by Thorsten Koch
The proportion of people in employment in Germany has stabilized and, in June 2020, was only 1.3 percent lower than during the same period in the previous year – despite the Corona pandemic. According to the Federal Statistical Office, around 44.7 million people were in work. In May of 2020 compared to the period in 2019, there had been a minus of 1.3 percent. The decrease was only 1.4 percent when you put the number of people in employment in June 2020 in relation to February 2020, when the Corona pandemic broke out. Seasonally adjusted, the number fell by only 1.4 percent in June compared to May, i.e. by 655,000 people. Looking at the second quarter of 2020, according to preliminary figures, 44.7 million people residing in Germany were gainfully employed, 1.4 percent or 618,000 fewer than in the first quarter. The number of unemployed increased by 635,000 to 2.910 million in July 2020, compared to the same period in the previous year. This figure was published by the Federal Employment Agency. Compared to June 2020, the unemployment rate rose by 0.1 percent to 6.3 percent. According to figures from the Institute for Employment Research (IAB), the volume of working hours in the first quarter of 2020 fell by 10 percent to 13.3 billion hours, compared to the first quarter of 2019 due to short-time working. The individual employee thus worked 297.3 hours, which means a decrease of 8.8 percent.
The service industry – mainly trade, transport, the hospitality industry and service providers such as temporary employment agencies – recorded a 1.1 percent lower number of employees in June 2020 with 369,000 fewer people than in the same period of the previous year. In contrast, there was an increase in employment in the area of public service providers, health and education. As usual, people on short-time work were treated as employees in the figures. The number of self-employed fell by 3.4 percent to 4.02 million people. In spring, according to the Federal Statistical Office, the gross monthly earnings of employees in Germany fell by 2.2 percent compared to spring 2019. Due to short-time work, the weekly paid working hours decreased by 4.7 percent, which means that the short-time allowance largely balanced out the net losses. The gross earnings per hour worked per employer in the second quarter of 2020 were, on average, 2.6 percent higher than in the same period in 2019.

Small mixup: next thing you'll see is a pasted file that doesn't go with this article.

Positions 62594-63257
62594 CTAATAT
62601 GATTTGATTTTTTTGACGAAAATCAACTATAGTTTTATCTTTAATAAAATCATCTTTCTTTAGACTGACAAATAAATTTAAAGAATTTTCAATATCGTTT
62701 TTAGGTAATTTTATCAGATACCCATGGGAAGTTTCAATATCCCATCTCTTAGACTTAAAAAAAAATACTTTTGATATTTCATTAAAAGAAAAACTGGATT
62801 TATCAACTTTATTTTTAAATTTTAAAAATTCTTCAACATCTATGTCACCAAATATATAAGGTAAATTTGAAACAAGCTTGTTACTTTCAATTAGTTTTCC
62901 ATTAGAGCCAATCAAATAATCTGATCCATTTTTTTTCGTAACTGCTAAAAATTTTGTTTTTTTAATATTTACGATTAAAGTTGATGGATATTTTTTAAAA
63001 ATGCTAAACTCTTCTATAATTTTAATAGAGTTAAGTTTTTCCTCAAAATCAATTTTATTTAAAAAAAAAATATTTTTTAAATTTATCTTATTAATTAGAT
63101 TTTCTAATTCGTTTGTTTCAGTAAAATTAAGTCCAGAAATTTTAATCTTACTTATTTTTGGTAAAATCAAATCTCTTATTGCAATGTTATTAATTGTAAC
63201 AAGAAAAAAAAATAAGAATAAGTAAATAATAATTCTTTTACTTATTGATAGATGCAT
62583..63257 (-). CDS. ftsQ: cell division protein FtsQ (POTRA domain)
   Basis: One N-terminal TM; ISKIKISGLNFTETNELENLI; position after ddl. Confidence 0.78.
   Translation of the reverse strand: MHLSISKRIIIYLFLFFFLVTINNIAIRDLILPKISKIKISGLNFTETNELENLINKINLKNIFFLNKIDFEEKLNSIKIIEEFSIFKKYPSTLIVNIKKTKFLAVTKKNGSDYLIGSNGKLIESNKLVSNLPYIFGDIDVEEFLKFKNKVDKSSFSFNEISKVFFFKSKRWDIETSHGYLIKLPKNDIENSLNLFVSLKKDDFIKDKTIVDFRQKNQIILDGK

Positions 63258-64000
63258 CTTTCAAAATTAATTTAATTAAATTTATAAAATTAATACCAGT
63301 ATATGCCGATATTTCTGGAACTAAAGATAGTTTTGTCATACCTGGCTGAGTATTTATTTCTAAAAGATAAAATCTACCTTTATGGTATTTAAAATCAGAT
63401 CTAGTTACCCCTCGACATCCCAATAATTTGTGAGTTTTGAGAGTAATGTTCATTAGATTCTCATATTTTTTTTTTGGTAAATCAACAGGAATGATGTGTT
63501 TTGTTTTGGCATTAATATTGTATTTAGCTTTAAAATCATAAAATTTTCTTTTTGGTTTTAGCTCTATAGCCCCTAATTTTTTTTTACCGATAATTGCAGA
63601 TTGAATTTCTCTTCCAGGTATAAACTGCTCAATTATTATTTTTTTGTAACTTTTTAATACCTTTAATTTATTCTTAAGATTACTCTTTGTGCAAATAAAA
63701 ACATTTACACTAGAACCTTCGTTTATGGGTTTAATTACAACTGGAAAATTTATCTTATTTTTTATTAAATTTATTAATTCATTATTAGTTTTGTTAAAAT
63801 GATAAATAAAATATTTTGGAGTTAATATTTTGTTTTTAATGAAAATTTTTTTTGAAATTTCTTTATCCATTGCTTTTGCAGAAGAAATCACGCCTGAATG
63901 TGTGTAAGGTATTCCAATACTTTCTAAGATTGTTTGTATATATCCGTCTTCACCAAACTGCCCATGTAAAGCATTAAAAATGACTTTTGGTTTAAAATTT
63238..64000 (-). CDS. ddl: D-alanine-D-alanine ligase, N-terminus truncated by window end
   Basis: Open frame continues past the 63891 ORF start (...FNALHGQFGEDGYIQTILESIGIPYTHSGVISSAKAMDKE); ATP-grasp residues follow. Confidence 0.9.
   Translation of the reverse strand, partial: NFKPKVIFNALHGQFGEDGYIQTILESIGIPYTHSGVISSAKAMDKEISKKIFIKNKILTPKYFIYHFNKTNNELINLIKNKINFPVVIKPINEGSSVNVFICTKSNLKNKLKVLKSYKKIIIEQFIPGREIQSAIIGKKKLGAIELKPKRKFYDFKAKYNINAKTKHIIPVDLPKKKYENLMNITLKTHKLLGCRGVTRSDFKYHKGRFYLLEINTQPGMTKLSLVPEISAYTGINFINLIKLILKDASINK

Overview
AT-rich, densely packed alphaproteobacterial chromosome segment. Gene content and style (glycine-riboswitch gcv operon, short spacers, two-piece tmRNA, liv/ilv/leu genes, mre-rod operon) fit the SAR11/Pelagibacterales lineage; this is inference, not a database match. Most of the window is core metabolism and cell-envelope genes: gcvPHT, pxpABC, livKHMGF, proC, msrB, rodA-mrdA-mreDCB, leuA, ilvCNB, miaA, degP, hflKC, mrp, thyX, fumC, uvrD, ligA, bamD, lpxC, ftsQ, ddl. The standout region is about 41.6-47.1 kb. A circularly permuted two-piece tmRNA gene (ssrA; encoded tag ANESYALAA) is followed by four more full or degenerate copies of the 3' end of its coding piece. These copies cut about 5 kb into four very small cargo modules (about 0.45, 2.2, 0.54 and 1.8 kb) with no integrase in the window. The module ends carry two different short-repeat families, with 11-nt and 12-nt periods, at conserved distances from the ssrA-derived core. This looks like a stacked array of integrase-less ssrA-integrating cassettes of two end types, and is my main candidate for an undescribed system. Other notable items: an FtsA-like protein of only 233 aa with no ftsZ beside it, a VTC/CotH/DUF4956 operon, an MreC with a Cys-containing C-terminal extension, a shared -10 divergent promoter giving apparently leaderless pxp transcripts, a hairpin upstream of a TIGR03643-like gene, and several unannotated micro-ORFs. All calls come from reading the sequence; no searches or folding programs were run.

No wave of layoffs expected, labor market thawing
The President of the Federal Employment Agency, Scheele, is currently ruling out a large wave of layoffs. Seasonally adjusted, 370,000 more people were registered as unemployed in April, 240,000 in May and only 70,000 in June. The trend towards less increase in unemployment continued in July. Scheele commented: “We will probably not reach 3 million unemployed this summer.” He justified this by saying that 250,000 people found a new job in April and May: “The labor market, which was frozen at the beginning of this crisis, is thawing again.”
The number of 450-Euro mini jobs in trade increased again for the first time by the end of June, as can be deduced from figures from the Deutsche Rentenversicherung Knappschaft-Bahn-See (KBS). Nationwide, 5.9 million mini jobs were registered in the second quarter, which was an increase of 3.5 percent – amounting to 200,000 jobs more than at the end of May. Nevertheless, at the beginning of the Corona pandemic at the beginning of March, there were still 0.5 million more mini jobs. Between March and May, jobs fell mainly in the catering and hotel industry, in the arts, entertainment and recreation, while the number of harvest workers and employees in the construction industry remained stable. In the private sector, the number of mini-jobs rose by 2.4 percent or 7,252 people to around 297,000, for example in domestic help, in care and childcare. However, in March 2020 there were around 3.4 percent fewer employees in private households than in the same period of the previous year. According to KBS, women make up the largest proportion of mini jobbers.